SOME economists say the condition of a country's telephone network is a fair guide to its economic and political health. And, developing nations have traditionally found themselves at the blunt end of telecoms developments.
Although there are notable exceptions in GCC countries, low investment, low line revenues and government interference have often been the rule for the developing world. Nor, worldwide, does the situation seem to be changing. Over the past 20 years main line density has actually increased in many developing countries as population growth has galloped ahead of network growth.
But there are signs that the developing world - and the Middle East in particular - may be able to benefit from the economies of scale resulting from some
of the technological advances that have made information technology one of the fastest growing industrial sectors in the developed world.
The importance of very advanced technology to the developed world's markets will become even more pronounced as telephone and cable networks are widely believed to play a crucial part in the developed world's transformation from an industrial to an information- based economy. This new role has come about after almost two decades of rapid change. The late 1970s and 1980s saw the digitisation of the telephone network - the application of computer technology to telephone exchanges and transmission equipment.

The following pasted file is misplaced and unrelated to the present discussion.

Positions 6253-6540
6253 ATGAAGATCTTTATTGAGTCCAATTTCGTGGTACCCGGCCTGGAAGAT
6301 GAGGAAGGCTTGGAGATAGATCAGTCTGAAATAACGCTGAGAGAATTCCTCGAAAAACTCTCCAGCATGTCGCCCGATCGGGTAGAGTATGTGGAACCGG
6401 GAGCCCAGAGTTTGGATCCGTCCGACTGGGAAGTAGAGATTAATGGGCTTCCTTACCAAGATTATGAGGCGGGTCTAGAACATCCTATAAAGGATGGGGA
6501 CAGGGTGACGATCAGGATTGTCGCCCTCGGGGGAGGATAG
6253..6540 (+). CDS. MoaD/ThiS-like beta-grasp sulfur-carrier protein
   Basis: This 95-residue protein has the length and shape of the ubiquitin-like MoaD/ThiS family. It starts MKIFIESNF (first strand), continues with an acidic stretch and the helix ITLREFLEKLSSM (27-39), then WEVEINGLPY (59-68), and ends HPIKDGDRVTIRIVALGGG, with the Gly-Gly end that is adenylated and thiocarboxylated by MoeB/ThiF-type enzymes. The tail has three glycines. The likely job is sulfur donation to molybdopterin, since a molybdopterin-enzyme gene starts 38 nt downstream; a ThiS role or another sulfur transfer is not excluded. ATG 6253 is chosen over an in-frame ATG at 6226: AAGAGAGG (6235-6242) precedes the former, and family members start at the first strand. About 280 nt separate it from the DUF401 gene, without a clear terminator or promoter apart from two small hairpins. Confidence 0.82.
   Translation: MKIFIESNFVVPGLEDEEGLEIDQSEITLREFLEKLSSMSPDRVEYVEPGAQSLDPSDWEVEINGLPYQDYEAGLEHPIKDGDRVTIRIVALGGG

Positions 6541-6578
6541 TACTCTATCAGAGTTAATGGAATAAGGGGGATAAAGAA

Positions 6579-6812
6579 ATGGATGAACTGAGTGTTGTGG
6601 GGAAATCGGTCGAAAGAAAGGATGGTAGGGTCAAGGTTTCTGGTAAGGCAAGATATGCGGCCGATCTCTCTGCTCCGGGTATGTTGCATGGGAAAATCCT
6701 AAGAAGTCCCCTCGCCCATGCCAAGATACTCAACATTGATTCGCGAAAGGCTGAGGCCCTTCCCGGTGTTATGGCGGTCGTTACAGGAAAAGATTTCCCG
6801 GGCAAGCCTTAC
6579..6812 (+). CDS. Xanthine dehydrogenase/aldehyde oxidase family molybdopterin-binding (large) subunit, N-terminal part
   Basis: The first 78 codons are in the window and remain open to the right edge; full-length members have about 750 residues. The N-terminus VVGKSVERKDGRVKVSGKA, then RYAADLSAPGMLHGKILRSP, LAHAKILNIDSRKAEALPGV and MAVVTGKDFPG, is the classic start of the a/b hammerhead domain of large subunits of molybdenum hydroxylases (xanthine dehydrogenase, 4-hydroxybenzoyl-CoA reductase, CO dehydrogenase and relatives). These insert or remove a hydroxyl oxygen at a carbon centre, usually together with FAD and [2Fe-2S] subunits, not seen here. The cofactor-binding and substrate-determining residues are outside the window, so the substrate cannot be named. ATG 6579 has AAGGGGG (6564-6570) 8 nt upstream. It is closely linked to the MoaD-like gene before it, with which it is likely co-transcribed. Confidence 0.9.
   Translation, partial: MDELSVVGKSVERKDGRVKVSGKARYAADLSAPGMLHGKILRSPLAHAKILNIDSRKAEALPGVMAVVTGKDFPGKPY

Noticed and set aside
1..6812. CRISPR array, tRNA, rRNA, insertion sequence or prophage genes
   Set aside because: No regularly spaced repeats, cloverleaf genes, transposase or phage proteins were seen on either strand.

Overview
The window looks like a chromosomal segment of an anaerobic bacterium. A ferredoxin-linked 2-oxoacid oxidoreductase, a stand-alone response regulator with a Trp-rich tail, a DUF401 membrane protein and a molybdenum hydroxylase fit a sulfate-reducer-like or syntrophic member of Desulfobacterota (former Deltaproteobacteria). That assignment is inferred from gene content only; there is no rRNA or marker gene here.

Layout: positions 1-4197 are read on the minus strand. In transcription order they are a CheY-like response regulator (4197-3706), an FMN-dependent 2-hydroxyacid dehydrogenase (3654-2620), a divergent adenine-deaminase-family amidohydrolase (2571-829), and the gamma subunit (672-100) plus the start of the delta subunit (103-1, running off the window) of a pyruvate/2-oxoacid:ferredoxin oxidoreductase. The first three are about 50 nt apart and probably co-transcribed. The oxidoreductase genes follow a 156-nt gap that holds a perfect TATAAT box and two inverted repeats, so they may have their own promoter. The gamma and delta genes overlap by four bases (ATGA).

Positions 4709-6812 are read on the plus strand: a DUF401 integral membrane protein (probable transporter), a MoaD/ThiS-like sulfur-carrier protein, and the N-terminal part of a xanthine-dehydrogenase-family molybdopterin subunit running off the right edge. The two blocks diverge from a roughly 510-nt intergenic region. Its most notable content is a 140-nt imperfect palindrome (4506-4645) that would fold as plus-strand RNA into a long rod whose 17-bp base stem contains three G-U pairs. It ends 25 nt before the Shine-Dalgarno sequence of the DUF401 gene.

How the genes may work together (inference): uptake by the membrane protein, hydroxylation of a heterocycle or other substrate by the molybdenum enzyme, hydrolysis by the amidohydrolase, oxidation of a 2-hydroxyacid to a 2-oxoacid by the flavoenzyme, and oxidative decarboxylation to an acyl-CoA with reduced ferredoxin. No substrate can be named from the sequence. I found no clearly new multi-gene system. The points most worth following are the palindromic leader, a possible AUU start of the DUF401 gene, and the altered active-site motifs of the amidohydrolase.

These developments have proved central to developing the range of functions the telephone network can do, and the price at which it can do it. Fibre- optics, for instance, allows hundreds of conversations to be channelled down a glass thread. And microwave systems have allowed large numbers of conversations to be exchanged as a stream of digital radio signals.
Telephone exchange equipment has been digitised, with the low-tech mechanical exchanges that have characterised telecoms since the early part of the century being changed wholesale for high-tech digital exchanges.
The new exchanges are more reliable, a major consideration for high-tech information-based businesses. However, this is less important in developing countries where some reliability might be worth exchanging for more money to spend providing low-tech lines.
The new equipment also requires far fewer people to maintain it. This element is counted by some as digital technology's most important payoff as it has enabled telecoms operators to reduce expensive staffing levels.
The new networks have also allowed developed countries' telecoms operators to offer enhanced services, such as freefone - not a major obsession in the developing world.